After many years in the post-GFC doldrums, the events industry is growing. Revenue has increased by 2.7% annually over the last five years to reach $4.4 billion in Australia, largely due to stable downstream demand for event production services, according to the Event Promotion and Management Services – Australia Market Research Report (published at IBIS World).
To accompany this growth, there is a need for technology to run in tandem – creating deeper engagement and making event production simpler.
With the influx of new start-ups and entrepreneurs specialising in technologies for the event industry, there are now myriad ways to use technology to make event production more efficient and in doing so, reduce event production costs. This can have a significant impact on the client’s bottom line and the opportunity for event agencies to stay in the game. The use of new technologies, however, doesn’t have to be limited to minimising costs. There are many novel apps and programs that help to create more memorable and engaging experiences for guests, and allow agencies to produce events that surprise and delight.
Below are four ways technological advances are changing the face of the events industry:
From scannable ticketing on your personal device using QR codes, to live guest-list management technologies, there are a plethora of companies such as Eventbrite that offer mobile phone solutions for the events industry. Some larger event production agencies are now creating their own guest-management apps that can be tailored and skinned to a specific event, creating a deeper engagement on a personal level for both clients and guests.
Mobile payment apps like Apple Pay are at the forefront of the cashless economy. These apps significantly reduce the inevitable costs for venues and event promoters that come with on-site cash management. The rise of the cashless event is expected to reach its zenith at a point in the not so distant future.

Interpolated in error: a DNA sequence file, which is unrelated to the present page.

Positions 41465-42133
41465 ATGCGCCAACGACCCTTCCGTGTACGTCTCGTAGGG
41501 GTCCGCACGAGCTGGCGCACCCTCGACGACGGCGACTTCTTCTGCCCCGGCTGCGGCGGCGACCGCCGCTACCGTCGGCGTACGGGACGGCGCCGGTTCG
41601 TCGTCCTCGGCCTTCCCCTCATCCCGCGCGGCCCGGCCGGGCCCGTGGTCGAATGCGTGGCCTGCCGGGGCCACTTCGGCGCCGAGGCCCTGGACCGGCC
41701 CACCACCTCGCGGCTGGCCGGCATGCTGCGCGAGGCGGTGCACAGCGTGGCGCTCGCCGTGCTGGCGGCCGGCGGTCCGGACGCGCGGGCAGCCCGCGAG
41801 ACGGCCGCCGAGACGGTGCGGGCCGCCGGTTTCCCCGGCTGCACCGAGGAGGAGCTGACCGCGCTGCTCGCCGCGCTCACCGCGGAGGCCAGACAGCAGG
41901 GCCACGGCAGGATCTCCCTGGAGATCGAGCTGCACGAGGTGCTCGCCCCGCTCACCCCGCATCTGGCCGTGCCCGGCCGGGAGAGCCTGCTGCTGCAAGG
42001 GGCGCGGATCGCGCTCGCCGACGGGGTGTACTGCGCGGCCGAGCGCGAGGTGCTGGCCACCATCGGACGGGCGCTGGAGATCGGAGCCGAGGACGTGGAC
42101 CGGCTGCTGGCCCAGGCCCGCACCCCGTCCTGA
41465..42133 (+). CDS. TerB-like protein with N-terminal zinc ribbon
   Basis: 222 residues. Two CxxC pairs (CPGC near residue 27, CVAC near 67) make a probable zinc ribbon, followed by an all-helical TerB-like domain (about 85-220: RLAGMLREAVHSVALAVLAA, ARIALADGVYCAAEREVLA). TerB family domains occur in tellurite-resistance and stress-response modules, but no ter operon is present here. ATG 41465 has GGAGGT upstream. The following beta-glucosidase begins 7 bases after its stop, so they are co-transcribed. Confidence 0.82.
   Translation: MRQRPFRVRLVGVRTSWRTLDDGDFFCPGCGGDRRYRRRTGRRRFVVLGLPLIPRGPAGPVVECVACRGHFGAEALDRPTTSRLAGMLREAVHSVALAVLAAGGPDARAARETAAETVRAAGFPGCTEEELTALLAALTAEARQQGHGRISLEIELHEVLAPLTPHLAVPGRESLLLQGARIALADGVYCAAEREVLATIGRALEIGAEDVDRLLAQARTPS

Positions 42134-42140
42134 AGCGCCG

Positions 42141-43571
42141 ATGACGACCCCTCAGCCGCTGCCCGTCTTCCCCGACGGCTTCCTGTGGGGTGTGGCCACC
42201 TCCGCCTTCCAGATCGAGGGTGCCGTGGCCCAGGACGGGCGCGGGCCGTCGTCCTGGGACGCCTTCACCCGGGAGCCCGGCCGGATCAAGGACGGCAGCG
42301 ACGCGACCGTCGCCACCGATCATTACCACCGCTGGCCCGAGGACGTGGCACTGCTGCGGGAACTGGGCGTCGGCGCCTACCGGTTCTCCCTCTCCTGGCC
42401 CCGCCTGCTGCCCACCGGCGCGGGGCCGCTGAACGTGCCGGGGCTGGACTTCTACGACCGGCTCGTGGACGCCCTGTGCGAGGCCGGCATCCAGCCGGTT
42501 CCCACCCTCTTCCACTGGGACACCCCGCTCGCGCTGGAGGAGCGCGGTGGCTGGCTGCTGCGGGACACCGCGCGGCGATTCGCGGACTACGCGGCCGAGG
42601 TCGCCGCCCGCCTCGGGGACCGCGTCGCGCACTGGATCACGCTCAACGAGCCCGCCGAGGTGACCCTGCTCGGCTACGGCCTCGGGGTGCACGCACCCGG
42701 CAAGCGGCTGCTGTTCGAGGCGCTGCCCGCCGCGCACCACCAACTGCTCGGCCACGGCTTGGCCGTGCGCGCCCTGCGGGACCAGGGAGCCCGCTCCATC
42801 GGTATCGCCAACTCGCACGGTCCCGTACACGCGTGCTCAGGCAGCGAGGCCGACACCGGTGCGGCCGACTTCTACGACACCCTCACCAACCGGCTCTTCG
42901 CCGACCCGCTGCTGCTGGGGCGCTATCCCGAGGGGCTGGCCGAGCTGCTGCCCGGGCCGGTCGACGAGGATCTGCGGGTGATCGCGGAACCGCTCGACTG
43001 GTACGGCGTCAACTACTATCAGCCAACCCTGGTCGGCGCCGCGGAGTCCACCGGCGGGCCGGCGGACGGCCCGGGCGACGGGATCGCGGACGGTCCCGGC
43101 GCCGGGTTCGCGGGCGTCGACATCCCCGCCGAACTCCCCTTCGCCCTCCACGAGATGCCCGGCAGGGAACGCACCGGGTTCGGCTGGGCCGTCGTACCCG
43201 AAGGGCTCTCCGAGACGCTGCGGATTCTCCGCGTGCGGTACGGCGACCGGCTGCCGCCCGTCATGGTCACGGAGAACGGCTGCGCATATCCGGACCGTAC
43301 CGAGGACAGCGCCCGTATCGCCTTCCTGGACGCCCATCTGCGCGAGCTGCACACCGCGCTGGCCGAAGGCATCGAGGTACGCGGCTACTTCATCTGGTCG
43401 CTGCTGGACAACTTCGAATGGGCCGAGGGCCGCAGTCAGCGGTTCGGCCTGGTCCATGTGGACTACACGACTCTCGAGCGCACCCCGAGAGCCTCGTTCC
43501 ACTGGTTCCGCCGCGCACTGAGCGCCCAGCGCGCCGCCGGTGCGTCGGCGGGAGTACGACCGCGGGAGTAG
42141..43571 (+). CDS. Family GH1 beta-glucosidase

For those who work as event producers, venue sourcing can be an immensely time-consuming task and one not often billed for the true amount of time that it takes. Luckily, there are some companies – such as Australian based iVvy – pioneering the use of database venue sourcing. These agencies provide access to countless venue options at the click of a button, allowing event producers to work smarter both physically and financially, not harder.
3. Data Capture
By integrating activities with a social media outcome into events – such as Photobooths, GIF GIF cameras, Live Feeds and Hashtag printers – Australian companies like Social Playground offer a customised, branded experience for guests that they can enjoy and share even after the event. These experiences are a unique and specific way for guests to interact with a brand resulting in the precise capture of data for the client. Who was there? What did they share? What did they think? Gone are the days of the electronic guest review form. These types of technologies are becoming more of a non-negotiable than a nice-to-have for clients across all industries.
4. Immersive technologies
Although in many cases still a fearful topic for clients, the use of Virtual Reality (VR) technology is becoming more and more prevalent within the events industry. Virtual attendance, discussion and interaction at events such as conferences, sporting events (like the Super Bowl), weddings and brand launches, has the potential to provide lower cost options for those who are unable to physically attend. These technologies can also massively increase the scope of brand exposure. Ranging from Snapchat’s VR Lite offering, to the more premium Samsung Gear VR, more than several exciting options exist for the future of events.
For event producers, the future of technology and how it can support our industry is dependent on our understanding of the value certain technologies can bring to events. Sorting the wheat from the proverbial chaff, the gimmick from the relevant tech that yields a return on investment – both in regard to the bottom line and guest enjoyment – is the real challenge for event producers and their relationship with the hi-tech.
Those smart enough, and brave enough, to offer unique immersive technologies will be at the forefront of the expanding Australian events landscape.